Should whether I need a photo ID to vote, or how much that vote will count, really depend on the personal caprice of what state I happen to live in?
The presidency of Donald Trump has stimulated new interest on the part of liberals in the concept of federalism, which has long been a favorite cause of conservatives. Federalism in the United States is characterized, rather counter-intuitively, by a wariness of centralized government and a favoring of states’ rights over federal control. Early federalists like Thomas Jefferson and James Madison resisted the centralization of power urged by nationalists like Alexander Hamilton, and their views were reflected in the Tenth Amendment to the Constitution, which reserves to the states powers not specifically conferred on the federal government.
It’s fair to say that federalist attitudes have been opportunistically adopted by both the right and the left depending on the issue and who’s in office. Liberals have taken solace in a new-found love of states’ rights in reaction to Trump’s immigration, law enforcement, environmental, and education policies. State and local governments have become the new bulwarks of the “resistance,” protecting “sanctuary cities” and opposing the new administration’s efforts to quell investigations into racially biased police action.
This sort of contextual federalism is nothing new: when liberals successfully attacked the Clinton-era Defense of Marriage Act (DOMA), which defined marriage for purposes of Federal law as solely between a man and woman, they did so largely on the ground of the Tenth Amendment’s reservation of power to the states to regulate marriage (as to which the Constitution is silent). Yet when it came to challenging state laws that prohibited gay marriage in the Obergefell case, all that was forgotten and the hunt was on for a Constitutional theory that would override and unify the states’ varying treatments of same-sex marriage.
Conversely, some of our most conservative presidents, like Reagan and Bush II, were agents of massive concentrations of federal power, the growth of federal bureaucracy, and the ballooning of the federal debt.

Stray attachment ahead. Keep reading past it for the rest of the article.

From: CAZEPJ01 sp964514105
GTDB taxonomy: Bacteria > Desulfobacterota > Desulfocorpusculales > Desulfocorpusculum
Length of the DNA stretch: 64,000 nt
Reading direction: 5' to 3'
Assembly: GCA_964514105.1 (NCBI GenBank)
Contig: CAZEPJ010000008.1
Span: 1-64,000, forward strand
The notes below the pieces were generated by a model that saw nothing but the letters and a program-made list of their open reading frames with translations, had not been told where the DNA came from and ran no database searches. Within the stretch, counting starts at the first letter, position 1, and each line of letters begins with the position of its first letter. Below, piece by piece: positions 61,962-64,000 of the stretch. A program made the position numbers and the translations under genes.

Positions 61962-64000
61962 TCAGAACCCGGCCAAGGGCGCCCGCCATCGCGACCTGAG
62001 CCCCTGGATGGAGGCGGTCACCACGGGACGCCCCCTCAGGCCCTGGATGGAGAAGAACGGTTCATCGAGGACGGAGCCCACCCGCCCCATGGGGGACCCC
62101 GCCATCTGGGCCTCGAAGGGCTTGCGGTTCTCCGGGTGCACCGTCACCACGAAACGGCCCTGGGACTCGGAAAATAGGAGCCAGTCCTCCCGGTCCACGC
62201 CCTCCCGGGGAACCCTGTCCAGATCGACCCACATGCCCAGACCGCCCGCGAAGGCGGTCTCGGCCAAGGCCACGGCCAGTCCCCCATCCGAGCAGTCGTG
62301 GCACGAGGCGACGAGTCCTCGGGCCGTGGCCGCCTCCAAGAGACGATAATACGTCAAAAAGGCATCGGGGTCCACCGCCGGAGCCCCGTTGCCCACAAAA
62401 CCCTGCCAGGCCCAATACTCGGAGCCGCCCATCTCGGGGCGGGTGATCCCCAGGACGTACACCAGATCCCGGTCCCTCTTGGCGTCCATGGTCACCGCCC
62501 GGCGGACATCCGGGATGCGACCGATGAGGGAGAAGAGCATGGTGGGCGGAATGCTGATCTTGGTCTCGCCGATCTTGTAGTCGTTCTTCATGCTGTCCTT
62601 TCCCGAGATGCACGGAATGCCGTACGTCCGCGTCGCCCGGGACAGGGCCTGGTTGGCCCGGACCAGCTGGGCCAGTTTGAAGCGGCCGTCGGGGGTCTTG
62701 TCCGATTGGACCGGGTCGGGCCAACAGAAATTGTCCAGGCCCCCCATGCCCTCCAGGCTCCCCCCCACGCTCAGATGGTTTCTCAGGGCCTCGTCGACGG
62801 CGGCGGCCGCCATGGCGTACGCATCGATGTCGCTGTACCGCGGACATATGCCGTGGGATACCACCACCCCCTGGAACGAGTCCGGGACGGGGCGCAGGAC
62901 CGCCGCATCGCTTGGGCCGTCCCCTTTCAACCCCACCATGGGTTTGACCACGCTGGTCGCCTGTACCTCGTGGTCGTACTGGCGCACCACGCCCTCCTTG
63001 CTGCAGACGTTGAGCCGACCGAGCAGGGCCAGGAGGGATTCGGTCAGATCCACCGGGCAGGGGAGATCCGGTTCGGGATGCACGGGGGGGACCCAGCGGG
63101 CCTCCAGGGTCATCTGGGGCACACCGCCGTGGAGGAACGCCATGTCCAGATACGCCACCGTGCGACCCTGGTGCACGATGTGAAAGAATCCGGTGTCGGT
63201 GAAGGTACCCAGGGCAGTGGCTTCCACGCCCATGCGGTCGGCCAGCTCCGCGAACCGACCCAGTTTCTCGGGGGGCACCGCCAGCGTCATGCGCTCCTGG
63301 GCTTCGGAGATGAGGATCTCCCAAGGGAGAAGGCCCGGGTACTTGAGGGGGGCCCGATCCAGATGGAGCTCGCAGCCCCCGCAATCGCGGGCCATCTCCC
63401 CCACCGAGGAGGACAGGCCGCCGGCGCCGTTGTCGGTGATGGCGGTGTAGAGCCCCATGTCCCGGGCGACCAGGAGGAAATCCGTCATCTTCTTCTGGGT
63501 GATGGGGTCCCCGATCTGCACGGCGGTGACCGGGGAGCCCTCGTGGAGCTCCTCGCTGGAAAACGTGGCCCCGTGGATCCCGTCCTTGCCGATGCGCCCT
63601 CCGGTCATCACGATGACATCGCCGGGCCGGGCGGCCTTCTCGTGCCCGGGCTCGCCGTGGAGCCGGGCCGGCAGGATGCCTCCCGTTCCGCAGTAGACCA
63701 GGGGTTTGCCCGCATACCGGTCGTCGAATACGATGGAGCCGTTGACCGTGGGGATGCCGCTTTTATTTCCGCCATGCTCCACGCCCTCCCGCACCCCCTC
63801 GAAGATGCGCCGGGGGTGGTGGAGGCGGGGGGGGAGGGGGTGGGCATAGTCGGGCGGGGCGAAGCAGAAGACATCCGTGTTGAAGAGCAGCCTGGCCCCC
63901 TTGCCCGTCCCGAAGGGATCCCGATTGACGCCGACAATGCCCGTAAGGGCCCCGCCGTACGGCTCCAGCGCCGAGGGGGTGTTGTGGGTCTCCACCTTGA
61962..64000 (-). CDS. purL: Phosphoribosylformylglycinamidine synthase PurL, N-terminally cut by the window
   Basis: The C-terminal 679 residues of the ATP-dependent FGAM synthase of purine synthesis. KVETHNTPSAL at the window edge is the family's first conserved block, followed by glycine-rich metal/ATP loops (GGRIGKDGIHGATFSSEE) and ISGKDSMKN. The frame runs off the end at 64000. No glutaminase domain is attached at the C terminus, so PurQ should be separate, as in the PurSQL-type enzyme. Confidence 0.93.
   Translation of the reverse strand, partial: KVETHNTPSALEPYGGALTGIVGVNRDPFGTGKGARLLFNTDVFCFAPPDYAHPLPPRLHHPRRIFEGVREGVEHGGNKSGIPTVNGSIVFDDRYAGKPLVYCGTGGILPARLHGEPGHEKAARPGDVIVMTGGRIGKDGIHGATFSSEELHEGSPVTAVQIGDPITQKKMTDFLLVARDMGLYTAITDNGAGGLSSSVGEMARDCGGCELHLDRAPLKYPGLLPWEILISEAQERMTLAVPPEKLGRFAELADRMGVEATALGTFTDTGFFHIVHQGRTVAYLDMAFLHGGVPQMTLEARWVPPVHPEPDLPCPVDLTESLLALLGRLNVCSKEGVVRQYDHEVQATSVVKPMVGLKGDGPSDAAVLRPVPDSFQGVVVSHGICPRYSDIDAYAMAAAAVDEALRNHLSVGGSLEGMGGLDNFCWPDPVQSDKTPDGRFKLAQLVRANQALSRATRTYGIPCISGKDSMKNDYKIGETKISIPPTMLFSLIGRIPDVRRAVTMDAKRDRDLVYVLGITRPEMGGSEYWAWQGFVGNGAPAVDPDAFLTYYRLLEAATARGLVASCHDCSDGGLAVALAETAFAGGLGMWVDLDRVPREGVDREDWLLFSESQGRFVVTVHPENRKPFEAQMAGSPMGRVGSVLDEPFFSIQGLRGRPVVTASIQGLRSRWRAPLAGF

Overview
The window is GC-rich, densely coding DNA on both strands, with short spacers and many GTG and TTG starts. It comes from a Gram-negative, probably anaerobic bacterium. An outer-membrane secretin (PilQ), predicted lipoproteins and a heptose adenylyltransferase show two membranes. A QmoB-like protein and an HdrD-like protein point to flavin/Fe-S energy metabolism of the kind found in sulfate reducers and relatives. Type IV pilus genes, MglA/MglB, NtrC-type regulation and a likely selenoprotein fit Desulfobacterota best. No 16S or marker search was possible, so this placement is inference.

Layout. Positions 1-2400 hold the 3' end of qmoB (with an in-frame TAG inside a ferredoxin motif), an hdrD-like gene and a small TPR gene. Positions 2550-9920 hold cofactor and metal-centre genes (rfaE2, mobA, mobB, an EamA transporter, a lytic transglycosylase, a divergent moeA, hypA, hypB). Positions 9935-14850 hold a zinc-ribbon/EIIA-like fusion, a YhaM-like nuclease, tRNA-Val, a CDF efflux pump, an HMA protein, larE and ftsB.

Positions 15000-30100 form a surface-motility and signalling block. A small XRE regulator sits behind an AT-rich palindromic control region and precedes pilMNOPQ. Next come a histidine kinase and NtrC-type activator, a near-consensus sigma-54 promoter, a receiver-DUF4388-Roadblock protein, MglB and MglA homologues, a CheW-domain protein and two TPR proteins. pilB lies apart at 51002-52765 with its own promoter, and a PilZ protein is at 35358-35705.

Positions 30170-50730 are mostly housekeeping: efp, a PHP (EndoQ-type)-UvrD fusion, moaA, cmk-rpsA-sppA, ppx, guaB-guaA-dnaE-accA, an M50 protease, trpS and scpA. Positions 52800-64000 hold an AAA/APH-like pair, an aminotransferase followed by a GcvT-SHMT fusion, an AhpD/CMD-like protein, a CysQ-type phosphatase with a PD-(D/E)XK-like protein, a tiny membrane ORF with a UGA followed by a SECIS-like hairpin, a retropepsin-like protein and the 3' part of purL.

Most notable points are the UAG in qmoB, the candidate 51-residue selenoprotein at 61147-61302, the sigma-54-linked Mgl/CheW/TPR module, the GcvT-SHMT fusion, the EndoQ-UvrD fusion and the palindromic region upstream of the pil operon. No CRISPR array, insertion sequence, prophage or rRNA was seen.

The election and presidency of Donald Trump can be seen as the best argument ever for a strongly federalist system. Why would we want a powerful, centralized executive government if we run the risk every four years that the whole apparatus could fall into the hands of a manic incompetent — or, worse, into the hands of a thoughtful, effective ideological extremist? (I for one prefer the former to the latter, which is the only, but nonetheless dispositive, reason I don’t want Trump to be impeached.)
On the other hand, if we didn’t have the electoral college – a federalist mechanism if ever there was one – Trump wouldn’t be president in the first place.
Which begs the question: is federalism necessary?
My own Hamiltonian attitudes about the old tug of war between states’ rights and national government no doubt have their origins in my childhood, when I read a lot of science fiction. Most of the visionary novelists of my youth (Asimov, Bradbury, Clarke) imagined a future when borders and nationalities had dissolved and humankind had joined together on the grand, collective project of exploring and colonizing outer space. Occasionally these supra-national future societies were depicted as cautionary metaphors of totalitarianism, but more often than not they reflected the optimistic premise that human progress, politically speaking, was a steady upward march from tribes to monarchies to democratic nation-states to leagues of nations to global government to – eventually – no government at all, a return to the political innocence of Eden.
In this fanciful but (to a young boy) attractive world-view, borders were bad, the main product of nationalism was war, geographic boundaries were antique fabrications of self-serving power mongers, and the chief labor of government was to realize a kind of radical libertarianism based on the perfectibility of man.